The services of two temporary casualty medical officers (CMO) of AMU’s Jawaharlal Nehru Medical College (JNMC) have reportedly been terminated, ostensibly over the Hathras case.
One of the two doctors, Mohammad Azimuddin Malik, alleged that his “opinion” in the Hathras case could be one of the reasons for his removal. “We had never given any statement, but presented our opinion as a doctor to the media persons in Hathras case and that could be one of the reasons for my removal from JNMC,” Malik said.
The government hospital, however, has denied the charges.
Malik had contradicted the Uttar Pradesh Police, which alleged that there was no sign of rape on the body of the slain Dalit girl.
He had given a statement that the samples taken for Forensic Science Laboratory (FSL) examination 11 days after the September 14 assault “held no value”.
This contradicted the police, which cited the FSL report, and said that there was “no semen on the body, so there was no rape”.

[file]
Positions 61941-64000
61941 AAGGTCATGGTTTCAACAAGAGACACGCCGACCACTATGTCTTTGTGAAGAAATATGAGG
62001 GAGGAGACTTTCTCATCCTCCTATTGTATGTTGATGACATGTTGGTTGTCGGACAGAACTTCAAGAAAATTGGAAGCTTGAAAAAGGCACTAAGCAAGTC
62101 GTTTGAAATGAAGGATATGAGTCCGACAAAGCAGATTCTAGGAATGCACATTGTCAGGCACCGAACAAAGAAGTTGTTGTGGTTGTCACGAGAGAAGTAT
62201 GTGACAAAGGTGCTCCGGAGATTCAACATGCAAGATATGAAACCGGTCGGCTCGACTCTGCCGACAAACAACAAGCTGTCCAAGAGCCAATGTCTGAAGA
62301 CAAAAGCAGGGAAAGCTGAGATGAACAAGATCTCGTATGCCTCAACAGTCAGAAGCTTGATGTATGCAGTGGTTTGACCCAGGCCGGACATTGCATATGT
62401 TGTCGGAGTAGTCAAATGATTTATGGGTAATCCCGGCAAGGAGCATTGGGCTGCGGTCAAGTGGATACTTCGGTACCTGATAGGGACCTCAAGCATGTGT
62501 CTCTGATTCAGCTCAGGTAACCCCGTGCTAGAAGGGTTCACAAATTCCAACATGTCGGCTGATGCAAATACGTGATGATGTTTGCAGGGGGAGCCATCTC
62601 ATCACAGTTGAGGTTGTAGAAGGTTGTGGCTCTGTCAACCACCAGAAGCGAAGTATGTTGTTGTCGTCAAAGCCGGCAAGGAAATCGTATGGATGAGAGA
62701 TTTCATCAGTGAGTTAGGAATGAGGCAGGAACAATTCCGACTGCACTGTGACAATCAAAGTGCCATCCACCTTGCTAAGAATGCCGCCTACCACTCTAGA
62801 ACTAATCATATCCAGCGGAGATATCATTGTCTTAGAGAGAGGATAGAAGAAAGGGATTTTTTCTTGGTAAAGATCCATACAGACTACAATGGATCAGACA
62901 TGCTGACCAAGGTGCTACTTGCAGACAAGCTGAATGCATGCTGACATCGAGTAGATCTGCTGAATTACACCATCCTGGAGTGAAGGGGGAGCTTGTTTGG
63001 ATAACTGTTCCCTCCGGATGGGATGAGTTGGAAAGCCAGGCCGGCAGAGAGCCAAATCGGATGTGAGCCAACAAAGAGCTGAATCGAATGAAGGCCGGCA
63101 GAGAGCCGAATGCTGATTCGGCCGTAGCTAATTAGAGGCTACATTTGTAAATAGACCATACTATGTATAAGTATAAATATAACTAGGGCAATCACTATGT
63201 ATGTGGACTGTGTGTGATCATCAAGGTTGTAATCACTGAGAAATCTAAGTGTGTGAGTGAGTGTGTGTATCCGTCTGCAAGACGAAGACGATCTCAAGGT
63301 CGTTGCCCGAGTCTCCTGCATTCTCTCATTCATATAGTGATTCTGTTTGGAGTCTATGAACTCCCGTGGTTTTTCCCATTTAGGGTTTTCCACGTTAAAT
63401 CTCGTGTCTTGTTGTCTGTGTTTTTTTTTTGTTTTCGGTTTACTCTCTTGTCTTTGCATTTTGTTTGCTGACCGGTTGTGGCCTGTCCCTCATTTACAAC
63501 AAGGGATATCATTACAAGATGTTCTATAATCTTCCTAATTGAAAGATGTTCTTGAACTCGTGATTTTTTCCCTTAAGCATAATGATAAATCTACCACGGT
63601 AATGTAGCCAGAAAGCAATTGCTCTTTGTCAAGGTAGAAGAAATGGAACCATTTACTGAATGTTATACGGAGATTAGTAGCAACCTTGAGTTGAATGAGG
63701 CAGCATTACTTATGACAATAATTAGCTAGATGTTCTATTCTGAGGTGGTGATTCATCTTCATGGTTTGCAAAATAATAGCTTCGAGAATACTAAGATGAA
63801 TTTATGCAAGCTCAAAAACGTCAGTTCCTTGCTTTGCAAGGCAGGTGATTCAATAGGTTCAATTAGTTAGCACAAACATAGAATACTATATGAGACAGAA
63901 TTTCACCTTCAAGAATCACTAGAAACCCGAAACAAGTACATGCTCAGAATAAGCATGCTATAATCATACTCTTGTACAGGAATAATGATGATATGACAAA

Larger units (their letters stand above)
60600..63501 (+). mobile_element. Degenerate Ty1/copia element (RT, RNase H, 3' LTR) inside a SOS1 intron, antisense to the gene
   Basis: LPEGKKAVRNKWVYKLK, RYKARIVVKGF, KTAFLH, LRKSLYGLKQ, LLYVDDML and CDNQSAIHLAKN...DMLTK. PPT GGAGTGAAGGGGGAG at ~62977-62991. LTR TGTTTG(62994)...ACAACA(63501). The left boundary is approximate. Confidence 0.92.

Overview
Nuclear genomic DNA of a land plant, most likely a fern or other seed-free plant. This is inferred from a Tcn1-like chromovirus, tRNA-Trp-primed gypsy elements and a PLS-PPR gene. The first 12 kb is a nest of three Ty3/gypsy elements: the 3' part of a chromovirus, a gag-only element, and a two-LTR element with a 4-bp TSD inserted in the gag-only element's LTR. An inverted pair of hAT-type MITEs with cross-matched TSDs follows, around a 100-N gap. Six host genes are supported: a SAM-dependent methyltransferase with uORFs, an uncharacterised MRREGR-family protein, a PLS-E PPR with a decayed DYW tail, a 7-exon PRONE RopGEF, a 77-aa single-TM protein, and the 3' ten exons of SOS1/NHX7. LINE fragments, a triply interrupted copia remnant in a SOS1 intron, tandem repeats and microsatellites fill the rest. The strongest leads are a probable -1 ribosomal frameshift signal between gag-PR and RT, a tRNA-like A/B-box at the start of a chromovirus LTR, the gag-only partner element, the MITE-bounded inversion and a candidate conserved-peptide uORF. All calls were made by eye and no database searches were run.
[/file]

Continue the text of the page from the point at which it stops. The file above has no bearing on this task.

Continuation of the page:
The other CMO whose services were terminated is Obaid Imtiazul Haque. He refused to comment on the reasons for his removal.
The doctors were issued an ‘urgent letter’ on Tuesday asking them “Not to perform any further duties in the medical college”. The reason for their removal was not given in the letter issued by hospital in-charge SAH Zaidi.
Malik said that he was appointed against ‘leave vacancy’. “We passed the post graduate exam this year and were invited to join here as several doctors were infected with Covid-19. And now they do not want us to continue,” he said.
Malik also said that he has given a memorandum to the vice chancellor in this regard.
The Resident Doctors Association (RDA) president Mohammad Hamza Malik has threatened to go on strike if the termination of the two doctors is not revoked.
AMU spokesperson, Shafey Kidwai, said there was no connection between the termination of the doctors and the Hathras case.
“The doctors had sent a proposal for extension but it was not approved by the vice-chancellor, as their services were no longer required,” he said, adding that they can be taken back if the hospital in-charge demands their services.